I wake up, find a warm thing to sling over my arms, and stumble down the hallway to the kitchen. The old-fashioned percolator sits atop the stove, still filled with yesterday’s grounds. I dump the tiny stream of brown water down the sink and run my fingers inside the stained sides of the basket. Every time I think, “How is coffee oily?”
I run the water in the sink as hot as I can stand it while I wash the basket rod and the pot itself; I rinse out the little plastic cap that dons the pot and wonder when they stopped making those from glass. I place the stainless jug back on the burner and turn it full-crank to hot – in just that little space where it clicks so that the burner won’t go off and on but will heat continuously.
Then, I wait.
During those minutes, I wash dishes and lament about how the one battle I see to have lost in the great food wars between my father and I is the coffee one. How did this happen? How did I cave to drinking those freeze-dried packets that hiss when they open? I vow to rectify this situation with some fresh-ground dark roast when I got out this afternoon. I realize I will probably forget to do so again.
I hear it in that moment, the gurgle, and look to see the elixir dancing for joy at its creation beneath that plastic cap. Just a few minutes now.
I finish up the dishes and pour out the soapy water. Then, I doctor my mug – today’s choice a black, marbled one that holds about 8 ounces. It used to be a part of a pair – this half my father’s – my mother’s half long ago lost to the fate that often befalls mugs in pairs. They’re like the single socks of the kitchen universe.
I drop two of the scantest third-teaspoons of raw cane sugar in the bottom (I’m cutting WAY back on sugar) and open the fridge to that succulent thwack of the seal, grabbing the organic milk from the door in a single swing of the arm. Just a tablespoon there and then back to the fridge.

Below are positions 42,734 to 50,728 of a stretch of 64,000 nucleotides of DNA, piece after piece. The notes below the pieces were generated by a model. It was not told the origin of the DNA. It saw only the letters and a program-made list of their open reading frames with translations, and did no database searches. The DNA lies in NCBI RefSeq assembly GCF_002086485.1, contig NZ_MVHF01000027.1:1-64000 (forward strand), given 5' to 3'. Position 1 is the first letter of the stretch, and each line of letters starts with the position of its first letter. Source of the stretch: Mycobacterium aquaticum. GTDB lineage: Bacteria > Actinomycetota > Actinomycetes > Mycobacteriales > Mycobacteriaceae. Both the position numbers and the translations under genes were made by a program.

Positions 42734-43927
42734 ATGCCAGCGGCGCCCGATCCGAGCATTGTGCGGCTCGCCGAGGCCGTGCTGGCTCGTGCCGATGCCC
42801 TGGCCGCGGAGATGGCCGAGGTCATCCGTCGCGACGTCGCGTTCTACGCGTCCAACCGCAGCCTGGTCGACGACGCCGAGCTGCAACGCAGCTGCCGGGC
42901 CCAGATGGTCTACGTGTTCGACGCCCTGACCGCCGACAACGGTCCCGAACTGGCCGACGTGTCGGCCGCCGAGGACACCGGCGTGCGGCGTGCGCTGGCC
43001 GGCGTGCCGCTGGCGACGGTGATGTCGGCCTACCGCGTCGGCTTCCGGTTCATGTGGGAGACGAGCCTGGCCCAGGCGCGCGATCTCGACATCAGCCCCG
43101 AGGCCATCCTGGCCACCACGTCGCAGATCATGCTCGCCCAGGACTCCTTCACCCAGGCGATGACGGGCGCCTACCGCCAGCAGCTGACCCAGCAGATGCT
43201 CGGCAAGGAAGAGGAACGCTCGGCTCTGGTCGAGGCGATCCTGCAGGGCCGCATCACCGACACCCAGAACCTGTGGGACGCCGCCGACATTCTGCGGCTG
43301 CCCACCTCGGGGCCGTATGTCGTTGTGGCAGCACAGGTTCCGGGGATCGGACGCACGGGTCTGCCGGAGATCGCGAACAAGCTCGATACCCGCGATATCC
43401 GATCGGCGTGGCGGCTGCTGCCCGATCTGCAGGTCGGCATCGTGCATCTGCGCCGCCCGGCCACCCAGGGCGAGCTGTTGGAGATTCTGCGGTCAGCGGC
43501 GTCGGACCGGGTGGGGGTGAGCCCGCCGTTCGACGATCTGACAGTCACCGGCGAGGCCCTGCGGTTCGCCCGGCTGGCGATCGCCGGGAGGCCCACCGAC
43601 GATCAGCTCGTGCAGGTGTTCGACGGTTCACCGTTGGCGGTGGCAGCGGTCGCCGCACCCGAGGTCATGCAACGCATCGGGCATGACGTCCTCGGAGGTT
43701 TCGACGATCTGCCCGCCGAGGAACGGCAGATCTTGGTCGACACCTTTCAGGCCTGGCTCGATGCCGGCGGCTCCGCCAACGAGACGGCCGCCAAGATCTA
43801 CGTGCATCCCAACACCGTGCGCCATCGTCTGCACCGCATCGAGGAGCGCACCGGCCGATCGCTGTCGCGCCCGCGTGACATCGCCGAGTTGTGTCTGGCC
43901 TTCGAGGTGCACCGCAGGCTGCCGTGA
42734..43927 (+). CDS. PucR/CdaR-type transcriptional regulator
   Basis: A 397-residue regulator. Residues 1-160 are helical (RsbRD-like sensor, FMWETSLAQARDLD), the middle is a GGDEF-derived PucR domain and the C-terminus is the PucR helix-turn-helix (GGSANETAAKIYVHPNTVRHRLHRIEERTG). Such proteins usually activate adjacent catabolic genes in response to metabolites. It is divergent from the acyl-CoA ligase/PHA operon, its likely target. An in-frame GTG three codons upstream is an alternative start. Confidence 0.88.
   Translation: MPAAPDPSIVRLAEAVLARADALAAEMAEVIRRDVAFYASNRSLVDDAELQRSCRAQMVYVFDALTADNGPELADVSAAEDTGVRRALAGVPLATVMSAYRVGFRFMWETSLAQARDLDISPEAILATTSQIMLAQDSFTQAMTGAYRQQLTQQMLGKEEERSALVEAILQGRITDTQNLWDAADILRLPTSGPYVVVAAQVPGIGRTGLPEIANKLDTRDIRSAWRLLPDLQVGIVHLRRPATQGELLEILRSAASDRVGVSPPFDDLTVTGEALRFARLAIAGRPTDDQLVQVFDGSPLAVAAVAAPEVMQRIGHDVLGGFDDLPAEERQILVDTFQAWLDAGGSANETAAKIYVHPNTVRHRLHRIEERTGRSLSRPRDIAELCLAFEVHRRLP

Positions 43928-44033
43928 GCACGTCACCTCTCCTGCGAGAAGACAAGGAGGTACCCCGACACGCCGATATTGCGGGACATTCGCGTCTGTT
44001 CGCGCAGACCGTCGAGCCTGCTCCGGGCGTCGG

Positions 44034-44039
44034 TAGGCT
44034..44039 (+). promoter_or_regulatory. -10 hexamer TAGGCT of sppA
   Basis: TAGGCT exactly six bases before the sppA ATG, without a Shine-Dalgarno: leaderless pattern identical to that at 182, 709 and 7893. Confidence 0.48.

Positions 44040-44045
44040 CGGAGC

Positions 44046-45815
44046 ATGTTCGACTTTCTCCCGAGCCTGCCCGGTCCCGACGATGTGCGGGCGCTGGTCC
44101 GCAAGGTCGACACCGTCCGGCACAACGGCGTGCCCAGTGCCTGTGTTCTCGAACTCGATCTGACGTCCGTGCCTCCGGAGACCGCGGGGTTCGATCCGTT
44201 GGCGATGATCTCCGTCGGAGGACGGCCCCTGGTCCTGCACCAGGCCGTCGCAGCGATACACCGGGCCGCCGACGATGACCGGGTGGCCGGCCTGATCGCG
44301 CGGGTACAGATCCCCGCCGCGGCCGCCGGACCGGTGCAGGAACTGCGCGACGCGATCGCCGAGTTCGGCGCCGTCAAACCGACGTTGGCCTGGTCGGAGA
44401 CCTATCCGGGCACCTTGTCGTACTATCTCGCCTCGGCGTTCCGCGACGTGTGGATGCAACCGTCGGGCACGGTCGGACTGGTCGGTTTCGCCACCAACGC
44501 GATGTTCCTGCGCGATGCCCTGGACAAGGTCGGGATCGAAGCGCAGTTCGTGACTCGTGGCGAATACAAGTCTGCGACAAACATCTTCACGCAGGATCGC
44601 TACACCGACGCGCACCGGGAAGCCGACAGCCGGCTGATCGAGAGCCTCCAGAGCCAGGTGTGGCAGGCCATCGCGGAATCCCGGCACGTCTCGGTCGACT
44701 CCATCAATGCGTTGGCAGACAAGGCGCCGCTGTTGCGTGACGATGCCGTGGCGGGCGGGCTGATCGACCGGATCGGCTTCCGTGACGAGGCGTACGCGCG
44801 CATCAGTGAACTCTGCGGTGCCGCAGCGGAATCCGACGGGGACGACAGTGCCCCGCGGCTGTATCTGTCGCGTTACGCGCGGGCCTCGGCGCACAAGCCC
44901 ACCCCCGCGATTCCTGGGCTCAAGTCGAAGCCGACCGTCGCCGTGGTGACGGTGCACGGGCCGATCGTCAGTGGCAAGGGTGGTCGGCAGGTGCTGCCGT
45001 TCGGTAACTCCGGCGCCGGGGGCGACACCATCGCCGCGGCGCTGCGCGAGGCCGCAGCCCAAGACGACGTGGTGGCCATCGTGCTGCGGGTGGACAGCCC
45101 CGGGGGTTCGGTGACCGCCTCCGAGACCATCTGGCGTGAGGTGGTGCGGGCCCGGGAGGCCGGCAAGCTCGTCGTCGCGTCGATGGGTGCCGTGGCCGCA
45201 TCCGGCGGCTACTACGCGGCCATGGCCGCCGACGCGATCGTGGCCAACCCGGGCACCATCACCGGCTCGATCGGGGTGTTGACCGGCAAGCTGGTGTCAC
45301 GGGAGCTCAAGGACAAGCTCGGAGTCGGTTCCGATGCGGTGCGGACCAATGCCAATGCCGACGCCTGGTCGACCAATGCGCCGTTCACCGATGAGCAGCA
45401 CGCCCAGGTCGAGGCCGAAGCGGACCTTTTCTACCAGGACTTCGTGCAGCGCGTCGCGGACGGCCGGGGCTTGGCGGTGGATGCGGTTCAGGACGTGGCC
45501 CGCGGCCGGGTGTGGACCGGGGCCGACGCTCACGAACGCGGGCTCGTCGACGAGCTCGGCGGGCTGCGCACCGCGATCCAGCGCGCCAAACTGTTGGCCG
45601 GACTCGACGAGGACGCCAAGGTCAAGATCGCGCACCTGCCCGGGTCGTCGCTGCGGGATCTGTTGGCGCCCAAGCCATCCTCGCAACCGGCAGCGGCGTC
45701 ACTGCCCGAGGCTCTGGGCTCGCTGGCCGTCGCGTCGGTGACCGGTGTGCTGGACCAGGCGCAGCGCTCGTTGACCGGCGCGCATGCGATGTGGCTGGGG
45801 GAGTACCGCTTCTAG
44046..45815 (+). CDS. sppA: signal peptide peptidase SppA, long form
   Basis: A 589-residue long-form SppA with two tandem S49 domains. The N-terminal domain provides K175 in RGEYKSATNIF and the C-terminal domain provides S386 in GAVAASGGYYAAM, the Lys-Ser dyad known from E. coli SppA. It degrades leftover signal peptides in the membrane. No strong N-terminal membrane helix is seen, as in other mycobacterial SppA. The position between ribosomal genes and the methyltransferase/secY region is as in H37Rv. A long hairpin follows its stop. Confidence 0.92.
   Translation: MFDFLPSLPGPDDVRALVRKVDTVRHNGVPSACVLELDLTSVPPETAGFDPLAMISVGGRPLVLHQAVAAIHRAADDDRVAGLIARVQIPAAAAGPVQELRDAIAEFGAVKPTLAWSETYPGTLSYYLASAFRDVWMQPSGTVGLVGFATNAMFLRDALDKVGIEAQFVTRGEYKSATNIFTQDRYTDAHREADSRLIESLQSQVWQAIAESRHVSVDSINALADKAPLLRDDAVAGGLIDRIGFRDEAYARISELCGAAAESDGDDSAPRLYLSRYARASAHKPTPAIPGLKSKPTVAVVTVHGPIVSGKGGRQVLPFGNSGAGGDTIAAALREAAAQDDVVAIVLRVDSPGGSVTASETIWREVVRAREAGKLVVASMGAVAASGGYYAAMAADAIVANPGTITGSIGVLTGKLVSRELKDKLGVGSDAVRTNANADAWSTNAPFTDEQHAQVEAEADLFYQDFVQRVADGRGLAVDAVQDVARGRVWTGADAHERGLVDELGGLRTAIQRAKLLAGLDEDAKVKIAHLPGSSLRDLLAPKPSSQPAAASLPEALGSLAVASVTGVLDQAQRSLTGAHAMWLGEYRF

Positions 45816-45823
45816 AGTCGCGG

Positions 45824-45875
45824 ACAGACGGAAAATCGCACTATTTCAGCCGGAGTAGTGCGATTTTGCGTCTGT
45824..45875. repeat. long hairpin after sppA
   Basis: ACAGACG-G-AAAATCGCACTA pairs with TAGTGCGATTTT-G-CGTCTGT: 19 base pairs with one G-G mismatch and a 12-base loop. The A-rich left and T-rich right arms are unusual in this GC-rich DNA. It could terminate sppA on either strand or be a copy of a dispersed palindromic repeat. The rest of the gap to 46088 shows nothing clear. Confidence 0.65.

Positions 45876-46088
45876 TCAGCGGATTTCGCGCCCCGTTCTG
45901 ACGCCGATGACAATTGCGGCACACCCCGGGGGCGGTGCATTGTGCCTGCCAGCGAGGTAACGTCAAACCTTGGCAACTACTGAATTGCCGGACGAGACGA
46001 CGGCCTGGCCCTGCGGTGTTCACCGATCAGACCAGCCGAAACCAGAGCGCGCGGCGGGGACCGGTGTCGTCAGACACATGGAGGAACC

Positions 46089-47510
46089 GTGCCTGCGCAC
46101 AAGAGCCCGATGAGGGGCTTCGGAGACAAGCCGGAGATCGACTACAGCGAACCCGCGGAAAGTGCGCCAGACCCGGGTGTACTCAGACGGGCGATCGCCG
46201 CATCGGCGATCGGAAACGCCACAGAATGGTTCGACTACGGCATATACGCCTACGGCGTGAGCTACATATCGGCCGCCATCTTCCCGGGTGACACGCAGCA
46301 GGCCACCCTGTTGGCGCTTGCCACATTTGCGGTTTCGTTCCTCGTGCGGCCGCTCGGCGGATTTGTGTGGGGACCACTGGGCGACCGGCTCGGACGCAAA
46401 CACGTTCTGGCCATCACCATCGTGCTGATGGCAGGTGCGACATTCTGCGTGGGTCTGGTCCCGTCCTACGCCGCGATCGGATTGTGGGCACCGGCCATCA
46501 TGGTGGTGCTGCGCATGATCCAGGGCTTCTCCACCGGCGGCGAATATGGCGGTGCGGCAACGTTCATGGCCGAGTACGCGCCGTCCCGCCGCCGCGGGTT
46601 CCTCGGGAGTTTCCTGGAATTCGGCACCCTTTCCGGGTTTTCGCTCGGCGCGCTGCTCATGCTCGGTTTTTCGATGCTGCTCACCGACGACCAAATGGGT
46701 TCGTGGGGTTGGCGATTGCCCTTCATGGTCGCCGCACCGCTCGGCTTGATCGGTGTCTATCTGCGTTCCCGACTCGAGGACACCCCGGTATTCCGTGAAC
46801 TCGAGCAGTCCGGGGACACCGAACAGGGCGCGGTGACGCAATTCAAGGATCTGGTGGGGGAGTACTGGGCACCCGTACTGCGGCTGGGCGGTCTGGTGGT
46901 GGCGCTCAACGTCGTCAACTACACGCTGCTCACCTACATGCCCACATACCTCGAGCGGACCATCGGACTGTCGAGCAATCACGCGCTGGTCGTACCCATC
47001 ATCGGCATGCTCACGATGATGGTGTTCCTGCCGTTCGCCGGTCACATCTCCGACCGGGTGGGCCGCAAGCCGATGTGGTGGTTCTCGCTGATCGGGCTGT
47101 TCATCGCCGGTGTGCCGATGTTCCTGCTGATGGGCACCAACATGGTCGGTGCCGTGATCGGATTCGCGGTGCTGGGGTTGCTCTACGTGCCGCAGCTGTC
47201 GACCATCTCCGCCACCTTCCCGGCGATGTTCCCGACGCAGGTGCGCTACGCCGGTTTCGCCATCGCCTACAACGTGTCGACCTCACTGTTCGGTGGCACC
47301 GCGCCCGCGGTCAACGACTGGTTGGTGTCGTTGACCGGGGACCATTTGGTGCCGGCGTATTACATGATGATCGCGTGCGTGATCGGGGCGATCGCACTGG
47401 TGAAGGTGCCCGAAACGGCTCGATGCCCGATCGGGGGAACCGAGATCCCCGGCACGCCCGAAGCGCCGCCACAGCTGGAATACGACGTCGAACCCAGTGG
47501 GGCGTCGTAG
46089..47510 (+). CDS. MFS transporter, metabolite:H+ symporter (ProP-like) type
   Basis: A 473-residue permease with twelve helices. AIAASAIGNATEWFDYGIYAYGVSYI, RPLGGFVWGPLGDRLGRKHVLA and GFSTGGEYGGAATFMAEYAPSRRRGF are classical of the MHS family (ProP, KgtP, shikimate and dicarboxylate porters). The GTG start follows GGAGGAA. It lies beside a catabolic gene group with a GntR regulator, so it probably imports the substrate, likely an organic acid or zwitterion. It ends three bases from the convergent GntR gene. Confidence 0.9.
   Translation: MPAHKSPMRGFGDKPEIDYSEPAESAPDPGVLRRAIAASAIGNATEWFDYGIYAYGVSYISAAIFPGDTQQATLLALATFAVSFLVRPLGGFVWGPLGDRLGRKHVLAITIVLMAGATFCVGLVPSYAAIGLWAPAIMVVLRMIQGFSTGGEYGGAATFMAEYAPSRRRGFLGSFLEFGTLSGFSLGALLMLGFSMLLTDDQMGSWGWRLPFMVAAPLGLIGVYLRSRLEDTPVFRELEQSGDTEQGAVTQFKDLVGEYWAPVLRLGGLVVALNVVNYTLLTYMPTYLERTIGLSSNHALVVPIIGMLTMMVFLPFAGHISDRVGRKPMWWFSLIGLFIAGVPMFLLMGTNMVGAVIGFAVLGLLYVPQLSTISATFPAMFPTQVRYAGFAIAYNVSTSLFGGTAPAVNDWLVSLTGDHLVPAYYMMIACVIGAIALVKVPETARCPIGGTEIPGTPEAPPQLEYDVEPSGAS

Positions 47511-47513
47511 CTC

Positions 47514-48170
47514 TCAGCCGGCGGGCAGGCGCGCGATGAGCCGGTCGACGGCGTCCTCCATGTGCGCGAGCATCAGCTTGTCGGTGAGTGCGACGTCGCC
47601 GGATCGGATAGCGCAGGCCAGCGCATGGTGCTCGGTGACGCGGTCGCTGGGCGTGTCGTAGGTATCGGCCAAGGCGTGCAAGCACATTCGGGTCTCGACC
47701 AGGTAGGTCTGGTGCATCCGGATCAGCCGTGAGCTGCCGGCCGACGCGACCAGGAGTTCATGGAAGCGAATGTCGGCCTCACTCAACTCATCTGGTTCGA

Finally, I pour. A stream of brown glory slides into the bottom of the mug, and the milk swirls magically to turn it all this into a color named “medium ash brown” if it was on a box of hair dye. I pull it to my nose and sniff. . . my skin gets tingly with it every single day.
My mug and I then journey to the basement where I set him on the stone coasters I bought way back in the late 90s in my first apartment in Harrisburg. He perches there in the midst of bills to be paid and post-its to be noted and tossed. He sits all morning with me, the only companion I need for a morning full of words.
What’s the story of your beverage of choice for writing?
Tell me why that beverage and how you come to have it in the comments below, and I’ll randomly pick one winner who will receive a $5 gift certificate to the local coffee/tea shop of your choice. I’ll give you another entry for every time you tweet, share, or blog about this post (tell me about your shares in the comments below). Contest ends on Sunday, April 8th. Can’t wait to hear about your beverages.